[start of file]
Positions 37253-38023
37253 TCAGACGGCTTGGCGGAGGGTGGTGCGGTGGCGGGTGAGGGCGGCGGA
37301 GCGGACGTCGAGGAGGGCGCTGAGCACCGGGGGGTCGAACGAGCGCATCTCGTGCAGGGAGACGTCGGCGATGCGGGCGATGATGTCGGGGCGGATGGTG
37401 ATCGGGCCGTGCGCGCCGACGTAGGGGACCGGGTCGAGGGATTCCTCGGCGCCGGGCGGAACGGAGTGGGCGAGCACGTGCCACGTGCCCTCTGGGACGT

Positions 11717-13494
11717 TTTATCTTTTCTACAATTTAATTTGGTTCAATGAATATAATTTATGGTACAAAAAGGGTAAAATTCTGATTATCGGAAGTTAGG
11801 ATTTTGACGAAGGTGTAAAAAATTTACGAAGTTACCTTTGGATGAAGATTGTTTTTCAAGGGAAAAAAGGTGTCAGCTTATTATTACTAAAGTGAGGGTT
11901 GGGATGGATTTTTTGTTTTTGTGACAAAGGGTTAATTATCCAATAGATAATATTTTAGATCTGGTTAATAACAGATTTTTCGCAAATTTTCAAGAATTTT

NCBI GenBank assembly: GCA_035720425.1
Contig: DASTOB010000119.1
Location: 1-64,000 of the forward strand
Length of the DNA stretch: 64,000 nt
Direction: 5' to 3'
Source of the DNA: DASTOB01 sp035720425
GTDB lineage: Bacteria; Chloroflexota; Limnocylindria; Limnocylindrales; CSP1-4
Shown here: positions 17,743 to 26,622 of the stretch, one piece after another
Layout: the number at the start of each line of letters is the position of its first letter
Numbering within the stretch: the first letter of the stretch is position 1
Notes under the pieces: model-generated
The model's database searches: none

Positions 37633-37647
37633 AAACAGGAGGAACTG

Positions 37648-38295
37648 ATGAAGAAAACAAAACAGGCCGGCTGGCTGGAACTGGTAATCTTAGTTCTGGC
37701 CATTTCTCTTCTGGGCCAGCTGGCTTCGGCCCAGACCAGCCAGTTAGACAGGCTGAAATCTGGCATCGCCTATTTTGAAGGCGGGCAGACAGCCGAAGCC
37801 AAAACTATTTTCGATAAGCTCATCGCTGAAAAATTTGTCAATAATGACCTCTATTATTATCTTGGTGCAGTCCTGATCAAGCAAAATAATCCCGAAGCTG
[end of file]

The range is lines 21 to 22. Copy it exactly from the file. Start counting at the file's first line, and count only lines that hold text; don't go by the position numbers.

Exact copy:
Positions 37633-37647
37633 AAACAGGAGGAACTG